d: You explain the categories that Joongel uses. What are these categories exactly? It would be great to see a bulleted list of this as well.

    2: SOOVLE
    a. You NEED a graphic for this site. Otherwise it is almost impossible to explain simply using words.

    b. You talk about how it is fun to play around with. I would format this aspect into sections. Especially, because this is a big reason for why this met-search tool is so unique. Some suggestions would be:

    – Selecting the search engine
    – Switching to a different search engine
    – Customizing Search Engines

    b. How do the search results change as you type in your query? Is it giving you related searches or most used searches. Make sure to explain the inner workings of the site when you explain using it.

    c. Another bulleted list would be helpful in this section. For the tools you can create a list including; the dragging feature, star feature, Web Keywords and related search engines. This would help the formatting and skim value.

    *** To reiterate: It is necessary to include pictures for this site. This is not easy to explain and without links and videos the reader will feel lost. Let them visualize these unique and fun features of Soovel.

    Comparison of Google Web Search
    a: Break this section down. Talk about why you would use Soovle instead of Google in one and in another talk about the reasons for using Google.

    How to get the most out of it
    a: The first section is great. However, I think you could expand on the second section of this. It would be great if you included reasons for why one search engine is better than another. How can the search suggestions help you? Could you provide an analysis for this? Lastly, go into more detail about the bookmarks section and the top keywords of the day. These are very cool factors of Soovle that should be shown visually with a test query.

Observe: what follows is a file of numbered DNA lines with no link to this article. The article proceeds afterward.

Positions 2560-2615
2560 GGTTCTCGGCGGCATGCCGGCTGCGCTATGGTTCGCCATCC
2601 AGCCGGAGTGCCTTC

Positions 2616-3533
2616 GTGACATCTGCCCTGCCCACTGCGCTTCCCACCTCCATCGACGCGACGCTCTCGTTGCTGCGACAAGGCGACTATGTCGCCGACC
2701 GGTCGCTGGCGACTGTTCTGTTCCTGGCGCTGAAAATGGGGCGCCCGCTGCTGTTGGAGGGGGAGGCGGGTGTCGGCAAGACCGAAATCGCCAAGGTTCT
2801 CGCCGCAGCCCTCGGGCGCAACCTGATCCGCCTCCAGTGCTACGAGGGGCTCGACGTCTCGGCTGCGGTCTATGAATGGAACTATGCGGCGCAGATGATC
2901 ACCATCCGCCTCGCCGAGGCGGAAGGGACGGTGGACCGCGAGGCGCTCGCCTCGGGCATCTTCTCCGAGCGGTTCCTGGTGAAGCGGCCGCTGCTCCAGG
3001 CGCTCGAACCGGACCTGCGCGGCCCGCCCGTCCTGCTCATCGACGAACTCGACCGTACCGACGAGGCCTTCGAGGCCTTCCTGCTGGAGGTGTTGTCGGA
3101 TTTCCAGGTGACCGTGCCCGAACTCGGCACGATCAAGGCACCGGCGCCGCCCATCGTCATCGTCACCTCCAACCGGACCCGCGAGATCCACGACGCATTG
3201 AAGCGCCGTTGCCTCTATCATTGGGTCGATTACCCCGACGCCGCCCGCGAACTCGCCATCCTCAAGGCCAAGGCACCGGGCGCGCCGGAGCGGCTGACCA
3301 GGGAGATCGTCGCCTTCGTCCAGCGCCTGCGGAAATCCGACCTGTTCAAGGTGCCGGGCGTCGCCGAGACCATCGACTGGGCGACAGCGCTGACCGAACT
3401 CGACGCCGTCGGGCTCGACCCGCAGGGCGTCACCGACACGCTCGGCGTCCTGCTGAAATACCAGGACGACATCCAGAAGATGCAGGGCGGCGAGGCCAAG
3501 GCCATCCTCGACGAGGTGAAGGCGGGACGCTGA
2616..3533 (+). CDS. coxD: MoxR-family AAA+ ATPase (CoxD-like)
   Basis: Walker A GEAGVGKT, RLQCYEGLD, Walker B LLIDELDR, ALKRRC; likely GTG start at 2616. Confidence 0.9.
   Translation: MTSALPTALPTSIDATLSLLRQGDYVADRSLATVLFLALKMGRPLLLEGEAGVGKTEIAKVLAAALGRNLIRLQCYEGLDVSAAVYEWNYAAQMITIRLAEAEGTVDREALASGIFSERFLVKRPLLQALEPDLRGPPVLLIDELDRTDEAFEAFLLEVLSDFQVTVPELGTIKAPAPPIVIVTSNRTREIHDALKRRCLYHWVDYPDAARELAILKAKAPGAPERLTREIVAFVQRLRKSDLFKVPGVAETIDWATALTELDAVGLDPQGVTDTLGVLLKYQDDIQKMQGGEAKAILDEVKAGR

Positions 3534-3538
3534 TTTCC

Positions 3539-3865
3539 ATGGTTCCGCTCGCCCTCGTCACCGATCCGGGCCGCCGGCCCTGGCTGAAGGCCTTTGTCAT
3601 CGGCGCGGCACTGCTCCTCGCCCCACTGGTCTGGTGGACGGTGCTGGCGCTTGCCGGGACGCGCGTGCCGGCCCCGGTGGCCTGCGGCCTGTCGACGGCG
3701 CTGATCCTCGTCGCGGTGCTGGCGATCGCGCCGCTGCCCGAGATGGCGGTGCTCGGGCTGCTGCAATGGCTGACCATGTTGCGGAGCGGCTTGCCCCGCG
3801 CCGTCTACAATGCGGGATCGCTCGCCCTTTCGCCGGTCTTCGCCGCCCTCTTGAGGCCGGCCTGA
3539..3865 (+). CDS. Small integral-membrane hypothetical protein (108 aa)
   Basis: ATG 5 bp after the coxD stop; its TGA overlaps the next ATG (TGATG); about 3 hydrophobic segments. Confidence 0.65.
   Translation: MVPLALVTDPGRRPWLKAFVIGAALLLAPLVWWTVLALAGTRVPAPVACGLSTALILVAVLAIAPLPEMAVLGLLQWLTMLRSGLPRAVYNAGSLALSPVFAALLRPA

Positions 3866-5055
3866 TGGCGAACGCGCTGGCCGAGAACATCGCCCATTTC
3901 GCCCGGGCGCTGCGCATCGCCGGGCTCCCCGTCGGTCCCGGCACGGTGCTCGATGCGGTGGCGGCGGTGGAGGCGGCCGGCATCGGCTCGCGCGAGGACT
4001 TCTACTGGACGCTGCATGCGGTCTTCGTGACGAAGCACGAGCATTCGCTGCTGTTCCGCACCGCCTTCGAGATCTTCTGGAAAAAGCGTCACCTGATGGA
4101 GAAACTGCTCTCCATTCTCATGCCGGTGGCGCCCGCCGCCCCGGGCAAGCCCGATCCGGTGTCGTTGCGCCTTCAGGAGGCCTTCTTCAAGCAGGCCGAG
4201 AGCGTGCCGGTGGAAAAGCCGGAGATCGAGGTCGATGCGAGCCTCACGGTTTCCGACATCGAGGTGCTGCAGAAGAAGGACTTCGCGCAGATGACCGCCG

b. I would definitely include other cool features of this site. For example, you never talked about the “secrets,” “demo,” or “download aspect of the site.

    3: SEARCH.IO
    a. This is very similar to Soovle so a screen shot would allow you to cut out the lengthy desciption.

    b. Break this section down. Do not only compare it to google (especially because you already did a similar comparison with Soovle) but talk about the additional features and make sure that it is clear what they do. Using a bulleted list for these capabilities would also be very beneficial.

    c. Also, it would be great to include the aspects of the Soovle that are not in the in the interface of Search.IO. This would help the reader fully understand when to use each of the given meta-search engines.

    I did really enjoy this chapter. Just make sure to include a lot of images in the final book. Other then that though, you had great context, you had a thorough analysis and you really seem to understand the workings of the site. Great job!